Reviews | The Next Step in a Long March: Expanding Mobile Voting to DC

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Martin Luther King III is a global human rights activist and president of the Drum Major Institute.

Everything my father, the Reverend Martin Luther King Jr., fought for is under attack. In some ways things have gotten worse since my daughter was born than they were when Dad was alive. The rights that are dear to Americans are attacked across the country. Reproductive rights, the ability to be our whole selves, and the very pillars of our democracy are weakening every day.

It is no coincidence that the erosion of our civil liberties has coincided with the rollback of voting rights in states across the country. When my father marched for equality decades ago, he understood that the right to vote was a necessary part of the fight for freedom and equality. Those on the other side know that too, which is why they have consistently made it harder for Americans to vote. Eligibility requirements, polling places, and polling hours have all been manipulated to prevent too many Americans from being able to vote. In my state of Georgia they even made one crime of giving water to people queuing to vote.

Our democracy is in crisis. That is why we have mobilized this year to push for new federal voting rights legislation to ensure that the right to vote is not just an aspiration but a reality, and to ensure that every eligible voter, regardless of race, ethnicity or location, can access and vote on a ballot knowing it matters. But we don’t have to wait for Congress to act. Efforts are being made across the country to expand access to the ballot, including in the nation’s capital.

The DC Council is considering legislation to make voting easier and more accessible by adding a mobile voting option for all voters. This bill would remove barriers to access and make it much easier for everyone to fully participate in our democratic process by allowing voting from smartphones, tablets or computers.

In a country that seems to be taking too many steps backwards when it comes to civil liberties and voting rights, DC has the potential to take a huge leap forward. Mobile voting would make our nation’s capital a beacon of light and a shining city on a hill for the right to vote. Those of us who defend freedom have spent much of the last six years fighting against attacks on our civil liberties. This bill gives us the opportunity to fight for something — an expansion of access to the vote that could be the model for the whole country.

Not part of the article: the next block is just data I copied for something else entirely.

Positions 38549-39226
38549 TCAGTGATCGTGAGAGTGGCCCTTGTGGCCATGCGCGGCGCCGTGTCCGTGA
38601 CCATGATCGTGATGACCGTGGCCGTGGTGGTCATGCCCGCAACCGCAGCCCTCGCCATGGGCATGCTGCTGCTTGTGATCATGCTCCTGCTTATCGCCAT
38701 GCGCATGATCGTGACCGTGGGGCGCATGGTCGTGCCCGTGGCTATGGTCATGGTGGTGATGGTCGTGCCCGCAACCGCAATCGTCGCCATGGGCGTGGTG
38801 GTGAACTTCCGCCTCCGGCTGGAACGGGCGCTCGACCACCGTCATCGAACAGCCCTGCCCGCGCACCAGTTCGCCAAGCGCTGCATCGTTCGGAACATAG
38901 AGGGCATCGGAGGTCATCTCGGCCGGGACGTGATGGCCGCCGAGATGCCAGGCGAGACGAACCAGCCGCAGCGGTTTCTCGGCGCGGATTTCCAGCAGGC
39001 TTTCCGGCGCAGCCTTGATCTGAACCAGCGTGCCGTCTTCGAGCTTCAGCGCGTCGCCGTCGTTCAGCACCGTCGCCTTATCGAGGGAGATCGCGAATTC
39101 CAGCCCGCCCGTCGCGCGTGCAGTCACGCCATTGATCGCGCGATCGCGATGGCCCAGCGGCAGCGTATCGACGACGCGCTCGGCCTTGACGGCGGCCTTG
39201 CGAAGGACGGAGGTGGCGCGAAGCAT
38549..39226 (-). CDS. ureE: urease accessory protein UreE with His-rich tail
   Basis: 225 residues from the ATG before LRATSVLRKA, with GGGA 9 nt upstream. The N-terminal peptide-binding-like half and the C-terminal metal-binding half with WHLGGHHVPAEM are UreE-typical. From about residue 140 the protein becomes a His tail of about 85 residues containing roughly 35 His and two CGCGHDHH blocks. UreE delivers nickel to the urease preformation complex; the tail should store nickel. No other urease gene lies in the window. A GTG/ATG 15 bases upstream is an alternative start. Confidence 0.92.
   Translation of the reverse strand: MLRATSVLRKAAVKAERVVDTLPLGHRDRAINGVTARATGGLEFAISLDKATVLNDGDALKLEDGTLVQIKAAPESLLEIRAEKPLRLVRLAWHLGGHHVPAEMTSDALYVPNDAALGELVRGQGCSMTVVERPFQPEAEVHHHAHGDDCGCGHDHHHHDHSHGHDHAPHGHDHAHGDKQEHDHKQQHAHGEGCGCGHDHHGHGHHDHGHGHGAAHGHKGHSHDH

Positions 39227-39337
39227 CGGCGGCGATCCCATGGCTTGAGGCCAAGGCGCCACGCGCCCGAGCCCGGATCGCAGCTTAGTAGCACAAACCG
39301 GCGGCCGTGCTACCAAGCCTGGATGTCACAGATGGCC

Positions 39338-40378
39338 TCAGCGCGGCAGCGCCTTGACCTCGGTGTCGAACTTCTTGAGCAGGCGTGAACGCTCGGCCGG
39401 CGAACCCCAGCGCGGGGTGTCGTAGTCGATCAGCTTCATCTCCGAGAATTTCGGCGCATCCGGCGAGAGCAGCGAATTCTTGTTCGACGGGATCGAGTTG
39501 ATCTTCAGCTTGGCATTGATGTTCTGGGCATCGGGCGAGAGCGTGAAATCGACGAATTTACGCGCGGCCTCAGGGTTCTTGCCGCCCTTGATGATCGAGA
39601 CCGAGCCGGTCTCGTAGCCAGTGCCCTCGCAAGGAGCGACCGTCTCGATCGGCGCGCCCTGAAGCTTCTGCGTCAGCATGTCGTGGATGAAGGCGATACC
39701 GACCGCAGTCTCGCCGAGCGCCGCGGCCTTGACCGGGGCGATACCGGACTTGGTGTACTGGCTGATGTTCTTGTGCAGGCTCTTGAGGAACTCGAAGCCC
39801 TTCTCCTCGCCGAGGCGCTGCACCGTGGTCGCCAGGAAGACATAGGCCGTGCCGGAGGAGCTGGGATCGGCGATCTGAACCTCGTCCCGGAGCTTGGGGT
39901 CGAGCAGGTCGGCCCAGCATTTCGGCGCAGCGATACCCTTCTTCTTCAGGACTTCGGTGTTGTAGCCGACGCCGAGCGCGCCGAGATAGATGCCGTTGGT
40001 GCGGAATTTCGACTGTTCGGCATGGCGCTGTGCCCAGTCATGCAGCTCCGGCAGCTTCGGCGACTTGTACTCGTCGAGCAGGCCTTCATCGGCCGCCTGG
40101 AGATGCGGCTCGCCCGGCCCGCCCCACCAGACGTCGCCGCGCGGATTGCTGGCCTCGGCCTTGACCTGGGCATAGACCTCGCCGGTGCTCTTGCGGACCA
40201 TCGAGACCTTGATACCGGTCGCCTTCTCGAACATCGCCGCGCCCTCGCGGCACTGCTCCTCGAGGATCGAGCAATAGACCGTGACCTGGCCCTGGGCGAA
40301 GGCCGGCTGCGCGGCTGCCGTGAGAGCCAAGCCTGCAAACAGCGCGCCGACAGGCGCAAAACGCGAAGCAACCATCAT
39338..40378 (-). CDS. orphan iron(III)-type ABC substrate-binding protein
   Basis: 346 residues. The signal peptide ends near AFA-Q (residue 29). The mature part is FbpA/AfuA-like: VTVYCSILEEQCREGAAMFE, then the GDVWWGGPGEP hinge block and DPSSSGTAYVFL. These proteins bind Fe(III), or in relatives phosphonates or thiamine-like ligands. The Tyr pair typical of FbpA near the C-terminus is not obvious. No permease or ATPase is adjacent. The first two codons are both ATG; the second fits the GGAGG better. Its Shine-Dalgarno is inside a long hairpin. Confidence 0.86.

Mobile voting could also eliminate a very real cancer that plagues our democracy: chronically low turnout, especially among groups that are historically underrepresented in the corridors of power. Mobile voting would mean no more long queues with people fainting in the heat or from exhaustion or lack of water. No hassled parents carrying tired toddlers to the polls who would rather be at home. No hourly workers who struggle to miss work or who have to sacrifice income to vote and make sure their vote is counted.

We already live much of our daily lives on our smartphones, from paying our bills to accessing healthcare. Mobile voting would allow voters from all over DC to easily access and cast their ballot. Not surprisingly, the bill already has the deep support of many civil rights groups in DC and the support of a majority of the DC Council.

Why not increase voter turnout to give everyone a chance to be heard? Why not ease the barriers for low-income voters and help hourly workers? Why don’t we remove the barriers faced by voters with disabilities who find it extremely difficult to get to the polls on election day? Shouldn’t they have the same right to vote as everyone else?

We need more cities and states across the country to follow DC’s lead and consider legislation to expand voting options and make it easier — not harder — to vote, including with mobile voting. Our democracy is too important to allow the forces that seek to strip us of our rights to win. We are fighting to protect voting rights and expand access to voting, and the DC Council should embrace mobile voting as soon as possible to join this fight.

Casey J. Nelson